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Dandelion Jelly Recipe

Eat flowers? Oh yes, my friend and not only does this Dandelion Jelly recipe taste amazing, but Dandelion Jelly - Food Life Designit’s good for you, too!

Happy Monday – I hope you’re doing great! It’s been a few weeks since I lasted posted, because I’ve been obsessively busy with the shop.

I’m so grateful for all the support lately!

But, luckily, I had some time this past week to try out this Dandelion Jelly recipe because you are going to love it!

I know, I know…the idea of eating flowers might seem a bit…well, weird to some of you.

It’s okay…the husband thinks I’ve lost my mind, too.

He’s all like “You’re cooking flowers? For real?”

But, I grew up in a family that made Dandelion Wine.

I’ve been studying herbalism for years.

So, it’s really not all that surprising to me that I would head to the kitchen with a bowl full of yard flowers for cooking.

I don’t know why it surprised him…weirdo!

I’ve never had Dandelion Jelly before I made it the other day, either.

But, I’ve read over and over that it tastes like honey, so I thought, why not give it try?!

And since my yard is full of dandelions at this time of year…

Dandelions in the Yard

Picking was easy!

In just a few minutes time, I had plenty to get started.

And the recipe is just as simple as the picking!

Making Homemade Dandelion Jelly

All you have to do is put the petals in boiling water and then refrigerate overnight.

Strain the petals out in the morning…making sure to keep all the “tea” to make your jelly!

Add some pectin and lemon juice and heat it all up.

Then, you throw in a whole bunch of sugar, because what would jelly be without sugar? And cook it until boiling.

After it’s boiling again, you just turn off the temperature, ladle into jars and water bath for about 10 minutes.

That’s it! It’s really so simple!

But, I’m about to share a secret that no one else tells you on their Dandelion Jelly recipes…

Dandelion Petals

Getting all the green off is HARD!

In fact, it took more time to pick all the green off the petals than it took to make the whole stinking batch of jelly.

And, I’ll be honest…I left a whole lotta tiny green leaves in there…way more than recommended.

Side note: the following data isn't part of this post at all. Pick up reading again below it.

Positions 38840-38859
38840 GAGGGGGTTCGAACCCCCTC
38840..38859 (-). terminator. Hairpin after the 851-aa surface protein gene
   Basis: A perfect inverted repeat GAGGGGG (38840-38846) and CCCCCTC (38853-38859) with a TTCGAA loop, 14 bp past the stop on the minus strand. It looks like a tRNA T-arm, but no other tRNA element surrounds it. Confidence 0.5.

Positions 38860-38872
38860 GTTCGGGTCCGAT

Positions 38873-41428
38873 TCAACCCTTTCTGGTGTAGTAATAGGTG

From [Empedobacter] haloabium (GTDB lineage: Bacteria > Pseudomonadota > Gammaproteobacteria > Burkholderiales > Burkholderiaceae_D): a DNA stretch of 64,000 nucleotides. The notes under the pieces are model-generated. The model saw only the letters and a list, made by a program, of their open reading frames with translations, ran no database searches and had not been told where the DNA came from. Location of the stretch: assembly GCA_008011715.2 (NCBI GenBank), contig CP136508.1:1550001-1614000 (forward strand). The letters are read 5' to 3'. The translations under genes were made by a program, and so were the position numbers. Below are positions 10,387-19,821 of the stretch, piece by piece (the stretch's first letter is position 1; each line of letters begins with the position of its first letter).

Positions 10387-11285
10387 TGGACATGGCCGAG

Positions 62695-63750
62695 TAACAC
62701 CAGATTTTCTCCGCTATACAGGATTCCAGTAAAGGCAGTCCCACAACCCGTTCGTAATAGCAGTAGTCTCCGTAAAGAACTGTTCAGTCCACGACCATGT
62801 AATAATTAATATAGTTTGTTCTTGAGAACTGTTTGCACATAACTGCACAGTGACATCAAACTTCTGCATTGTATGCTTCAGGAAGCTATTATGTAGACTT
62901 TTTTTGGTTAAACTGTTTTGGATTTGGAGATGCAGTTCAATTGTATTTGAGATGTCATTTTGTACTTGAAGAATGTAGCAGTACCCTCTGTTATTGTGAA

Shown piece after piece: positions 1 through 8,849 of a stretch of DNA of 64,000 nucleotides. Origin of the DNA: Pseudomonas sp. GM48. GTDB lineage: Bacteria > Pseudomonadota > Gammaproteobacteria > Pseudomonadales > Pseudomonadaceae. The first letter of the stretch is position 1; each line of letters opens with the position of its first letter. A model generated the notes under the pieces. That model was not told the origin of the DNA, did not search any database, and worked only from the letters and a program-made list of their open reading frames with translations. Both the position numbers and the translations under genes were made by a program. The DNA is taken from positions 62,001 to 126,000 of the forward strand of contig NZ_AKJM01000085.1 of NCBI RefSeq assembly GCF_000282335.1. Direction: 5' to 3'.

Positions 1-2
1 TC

Everyone says to remove the greens because they taste bitter, but there’s no bitterness in this jelly…at all!

And you can eat the greens anyway, so there’s no hurt in leaving a few in there!

Would I do it again?

Yes! Because the jelly tastes so good!

I think it is very reminiscent of tea with honey and lemon. And in the dead of winter here in Vermont, I would imagine, it’s a bit like tasting the sunshine on a cold, winter day.

Plus, consuming dandelion can actually be healthy for you!

The Health Benefits of Dandelion

Dandelions have been used throughout history to treat a wide variety of ailments and illnesses from boils to heartburn to diabetes.

According to Science Times

dandelions are in fact “a natural first-aid kit”

And they claim that dandelions can protect weak bones, increase liver function, prevent UTIs and some studies even show benefits for breast cancer and leukemia!

Does it get any better?!

Yes, it truly does!

In a 2011 study, it was suggested that treating skin cancer cells with dandelion root extract showed improvement in just 2 days!

Here’s a study from 2017, which showed the possible suppression of gastric cancer cells when treated with dandelion root extract!

And yet another study from 2016, suggests that taking dandelion root extract orally, could reduce the growth of colon cancer cells by up to 90%!

Just to be clear, these are studies published on the US National Library of Medicine

I am not a doctor and I am not claiming to treat, cure or otherwise heal anything using this Dandelion Jelly. I’m simply sharing my recipe, along with the research I have found pertaining to the health benefits of the dandelion.

So, are you ready to eat your flowers, yet?



You’re going to love this Dandelion Jelly!

Dandelion Jelly Jars

Here’s the recipe:

Before you get started: Be sure to read instructions here for safe canning methods and find your appropriate canning time in the table shown here.

Yield: 6 half-pint jars

Dandelion Jelly

Dandelion Jelly Jars
Prep Time 12 hours
Cook Time 10 minutes
Total Time 12 hours 10 minutes


  • 3 1/2 cups dandelion petals
  • 4 cups water
  • 2 tablespoons lemon juice
  • 6 tablespoons pectin, powdered
  • 4 cups sugar


  1. Trim all the greens off the dandelion. Place the flower petals into a large bowl.
  2. Pour boiling water over the dandelion flowers. Cool and refrigerate for 10 to 12 hours or overnight.
  3. Strain the dandelion "tea" mixture through a fine mesh strainer, over a large pot, to remove all of the petals from the liquid. Compost the remaining petals.
  4. Add lemon juice and pectin to the liquid. Bring to a boil at high temperature.
  5. Stir in the sugar and return to a boil. Continue stirring for 1 to 2 minutes.
  6. Turn off the heat and ladle into sterilized half-pint jars. Cover with clean lids and add screw tops, finger tight.
  7. Process in a water bath for 10 minutes.


I've also seen suggestions to add a cinnamon stick to the "tea" while it's steeping!

Original recipe found on Homestead Acres.

Dandelion Jelly Recipe - Food Life Design

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Monday 8th of June 2020

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